In farming, where access to adequate financing is key to success, lender relationships can’t be ignored. Nor can you neglect your approach to your annual review meeting with your lender. This is an important management function that needs focus. How can we best manage those relationships and your annual review for long-term positive outcomes?
“Lending transactions incur risk,” says Dennis Jones, branch manager, Servus Credit Union in Ponoka, Alta.
This supports the first principle that AME teaches in our finance modules; banks always get paid. Understanding how you manage in general (your skills) and how you manage risks (operational, financial, pricing, succession, and outside agreements) is key for lenders when making decisions on lending you money.
How can you help them better understand you and your business, and then better assess you in terms of risk? They may turn down loan applications when they aren’t comfortable with the risk they believe they are taking on.
First, the work starts long before the annual review. Lending depends on relationships, and it’s essential to start building and refining that relationship before you need that new loan for an expansion, not just when you arrive for your annual review. Sitting down and having a discussion early on about your business, your goals and intents, successes and challenges, gives the lender a background about what you do, who you are, and what kind of manager you are. Over time, it better defines the relationship between you and your lender. Better relationships yield better results.
Touch base two or three times a year. In order to understand what they are looking for, learn what financial ratios are important to your lender or if any of their policies have changed.
When considering changes or expansion, use your lender as a sounding board on the project before you ask for the loan. Use them as a member of your team in the project assessment.
As the relationship develops and loans are made, if troubles are looming, be proactive in communication. Talk to them before trouble hits, instead of reacting after the bottom falls out. This communication needs to be open and honest. The lender is in a much better position to help you before disaster happens than after. Remember, lenders don’t like surprises.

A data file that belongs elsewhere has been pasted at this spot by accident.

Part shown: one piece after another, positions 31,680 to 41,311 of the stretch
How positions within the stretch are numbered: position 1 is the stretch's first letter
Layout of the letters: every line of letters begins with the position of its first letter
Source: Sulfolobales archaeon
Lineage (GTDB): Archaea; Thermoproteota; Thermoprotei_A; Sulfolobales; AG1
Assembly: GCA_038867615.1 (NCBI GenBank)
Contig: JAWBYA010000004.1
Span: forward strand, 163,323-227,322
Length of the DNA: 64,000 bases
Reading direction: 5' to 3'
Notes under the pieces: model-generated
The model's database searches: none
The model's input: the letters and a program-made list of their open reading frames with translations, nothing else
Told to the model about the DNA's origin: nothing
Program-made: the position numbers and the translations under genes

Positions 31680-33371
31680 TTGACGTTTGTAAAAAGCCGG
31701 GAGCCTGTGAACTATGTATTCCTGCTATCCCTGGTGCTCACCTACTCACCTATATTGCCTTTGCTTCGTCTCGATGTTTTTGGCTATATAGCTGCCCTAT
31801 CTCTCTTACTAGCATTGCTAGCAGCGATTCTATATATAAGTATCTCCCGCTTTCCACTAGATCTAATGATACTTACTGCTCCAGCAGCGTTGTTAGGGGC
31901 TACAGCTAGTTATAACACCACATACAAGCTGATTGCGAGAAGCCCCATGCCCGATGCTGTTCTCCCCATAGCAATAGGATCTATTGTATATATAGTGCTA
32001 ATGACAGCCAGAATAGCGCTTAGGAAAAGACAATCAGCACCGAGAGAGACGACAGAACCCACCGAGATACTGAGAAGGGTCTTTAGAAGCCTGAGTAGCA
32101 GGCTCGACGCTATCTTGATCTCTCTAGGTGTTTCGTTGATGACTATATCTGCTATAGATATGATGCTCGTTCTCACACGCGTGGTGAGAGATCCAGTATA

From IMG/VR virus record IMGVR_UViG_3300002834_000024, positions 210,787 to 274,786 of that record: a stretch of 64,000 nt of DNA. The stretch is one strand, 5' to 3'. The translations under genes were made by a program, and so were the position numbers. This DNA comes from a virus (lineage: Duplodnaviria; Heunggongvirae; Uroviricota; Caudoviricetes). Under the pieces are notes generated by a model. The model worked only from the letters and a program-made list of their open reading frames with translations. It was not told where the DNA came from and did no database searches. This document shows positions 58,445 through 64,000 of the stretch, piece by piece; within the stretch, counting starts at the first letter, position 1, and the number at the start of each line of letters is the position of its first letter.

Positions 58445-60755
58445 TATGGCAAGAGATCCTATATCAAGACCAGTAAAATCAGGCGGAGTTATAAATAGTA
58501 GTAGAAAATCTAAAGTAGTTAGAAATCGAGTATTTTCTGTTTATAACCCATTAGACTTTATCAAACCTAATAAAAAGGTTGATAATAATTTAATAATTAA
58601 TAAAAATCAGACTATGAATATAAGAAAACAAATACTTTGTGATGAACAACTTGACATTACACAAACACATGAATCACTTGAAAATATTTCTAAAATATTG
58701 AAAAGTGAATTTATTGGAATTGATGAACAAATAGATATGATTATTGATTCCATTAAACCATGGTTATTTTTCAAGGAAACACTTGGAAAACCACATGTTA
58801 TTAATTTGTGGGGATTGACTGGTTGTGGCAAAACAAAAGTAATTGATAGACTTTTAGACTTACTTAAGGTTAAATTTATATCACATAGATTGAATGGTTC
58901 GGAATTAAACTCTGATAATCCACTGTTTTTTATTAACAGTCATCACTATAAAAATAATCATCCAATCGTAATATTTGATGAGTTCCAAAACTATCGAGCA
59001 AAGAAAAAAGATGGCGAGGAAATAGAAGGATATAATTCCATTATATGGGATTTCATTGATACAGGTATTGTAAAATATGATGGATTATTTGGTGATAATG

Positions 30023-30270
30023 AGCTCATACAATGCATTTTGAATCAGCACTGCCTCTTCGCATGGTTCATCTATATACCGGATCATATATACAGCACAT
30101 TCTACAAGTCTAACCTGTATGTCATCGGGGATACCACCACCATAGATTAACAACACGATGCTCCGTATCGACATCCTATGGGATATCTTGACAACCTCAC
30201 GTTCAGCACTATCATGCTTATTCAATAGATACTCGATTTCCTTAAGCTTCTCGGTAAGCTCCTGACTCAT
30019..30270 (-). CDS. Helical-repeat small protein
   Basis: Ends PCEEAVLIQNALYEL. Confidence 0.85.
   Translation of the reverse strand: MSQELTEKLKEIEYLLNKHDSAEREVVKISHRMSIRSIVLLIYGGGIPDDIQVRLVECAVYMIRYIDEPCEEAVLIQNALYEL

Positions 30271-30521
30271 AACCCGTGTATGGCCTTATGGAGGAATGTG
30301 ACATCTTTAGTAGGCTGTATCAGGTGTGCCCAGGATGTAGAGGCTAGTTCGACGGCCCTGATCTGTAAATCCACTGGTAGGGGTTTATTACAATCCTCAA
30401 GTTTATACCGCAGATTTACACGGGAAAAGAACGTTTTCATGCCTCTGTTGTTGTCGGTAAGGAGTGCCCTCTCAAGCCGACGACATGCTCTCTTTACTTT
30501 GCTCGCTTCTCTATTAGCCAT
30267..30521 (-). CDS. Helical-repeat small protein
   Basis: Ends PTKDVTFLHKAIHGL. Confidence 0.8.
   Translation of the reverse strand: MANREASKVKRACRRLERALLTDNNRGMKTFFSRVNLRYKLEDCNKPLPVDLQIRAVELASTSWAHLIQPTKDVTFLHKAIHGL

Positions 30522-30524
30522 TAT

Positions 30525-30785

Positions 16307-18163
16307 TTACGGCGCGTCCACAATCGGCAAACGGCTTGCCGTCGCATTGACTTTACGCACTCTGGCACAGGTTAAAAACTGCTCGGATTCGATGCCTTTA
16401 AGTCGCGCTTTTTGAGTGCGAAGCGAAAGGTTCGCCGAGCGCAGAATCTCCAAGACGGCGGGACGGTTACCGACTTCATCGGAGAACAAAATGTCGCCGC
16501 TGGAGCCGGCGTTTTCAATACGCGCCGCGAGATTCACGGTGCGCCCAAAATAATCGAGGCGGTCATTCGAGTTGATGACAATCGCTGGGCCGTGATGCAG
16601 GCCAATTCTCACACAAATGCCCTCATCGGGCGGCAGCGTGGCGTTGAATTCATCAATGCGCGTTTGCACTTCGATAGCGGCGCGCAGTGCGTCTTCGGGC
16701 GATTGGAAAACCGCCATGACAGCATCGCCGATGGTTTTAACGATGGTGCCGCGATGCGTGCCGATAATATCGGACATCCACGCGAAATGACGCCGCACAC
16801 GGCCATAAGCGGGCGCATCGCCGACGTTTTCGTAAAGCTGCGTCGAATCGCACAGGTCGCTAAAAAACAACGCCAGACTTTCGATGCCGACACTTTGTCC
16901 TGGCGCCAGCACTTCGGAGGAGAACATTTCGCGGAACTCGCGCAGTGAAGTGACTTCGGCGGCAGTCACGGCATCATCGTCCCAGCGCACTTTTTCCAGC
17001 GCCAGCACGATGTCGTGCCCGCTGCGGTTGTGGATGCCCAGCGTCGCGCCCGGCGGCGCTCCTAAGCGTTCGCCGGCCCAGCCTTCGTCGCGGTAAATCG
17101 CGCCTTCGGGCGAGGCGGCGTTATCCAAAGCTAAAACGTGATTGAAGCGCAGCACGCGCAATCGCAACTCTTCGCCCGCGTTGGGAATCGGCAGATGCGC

You’ve worked on communication to provide the background. Now it’s time for the annual review. What should you present?
- Bring your strategic and operating plan because your farm is unique. Providing a written plan is optimal. Share your vision for your operation, where you want it to go in the future, how will you get there, and what resources are required. Who are the key members of your team? How do you use them? Include staff, your accountant, agronomist, advisers or consultants, and mentors. Also include your knowledge about issues in your industry or marketplace that can impact your business.
- Share your projections. Being realistic, not idealistic in the values adds to your credibility.
- Include your financial statements. “It’s important to review and understand your financials before the meeting,” says Craig Guthrie, senior relationship manager, Business Banking, Servus Credit Union, Ponoka, Alta. “Areas of concern? Point them out. If an event or circumstance took place that had a significant impact on them, be clear on what happened, and how you will manage it differently next year.” Take the initiative. Understand the numbers and their implications before you get to the bank. Invest time with your accountant or adviser reviewing your statements and understanding your ratios. Demonstrate you have the financial knowledge and management skills required to assess needed changes.
- Discuss your succession plans and risk management strategies. Sharing these with your lender will give them assurance about farm viability and security as the farm is transitioned to the next generation or if there is a loss of a key member of the farm team. Is there key-man insurance, which is standard in businesses outside of farming, to provide resources to hire someone to replace a key position if they suddenly pass away? Do you understand the tax strategies, tax implications and financial resources of transition?
Management skills are key factors considered in a lender’s credit analysis. Demonstrate them. If you’ve taken some courses, let them know.
These suggestions are applicable for both your primary and secondary lenders. The larger the “ask,” the more work and detail will be necessary in the presentation. It’s about demonstrating your knowledge, ability, management skill, and yes, the numbers to help your lender become comfortable with the assessment and his risk in lending to you.
Heather Broughton is co-owner and president of Agri-Food Management Excellence.